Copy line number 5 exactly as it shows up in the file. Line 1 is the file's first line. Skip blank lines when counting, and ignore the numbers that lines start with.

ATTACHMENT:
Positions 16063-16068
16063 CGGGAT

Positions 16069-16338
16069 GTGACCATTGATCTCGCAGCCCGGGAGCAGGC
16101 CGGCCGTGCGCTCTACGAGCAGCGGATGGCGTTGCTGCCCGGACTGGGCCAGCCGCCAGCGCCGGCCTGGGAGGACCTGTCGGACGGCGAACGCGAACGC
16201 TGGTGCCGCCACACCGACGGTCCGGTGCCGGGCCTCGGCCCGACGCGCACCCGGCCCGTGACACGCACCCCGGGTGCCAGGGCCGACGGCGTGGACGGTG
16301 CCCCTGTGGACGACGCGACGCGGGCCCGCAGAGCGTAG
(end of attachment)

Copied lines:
16101 CGGCCGTGCGCTCTACGAGCAGCGGATGGCGTTGCTGCCCGGACTGGGCCAGCCGCCAGCGCCGGCCTGGGAGGACCTGTCGGACGGCGAACGCGAACGC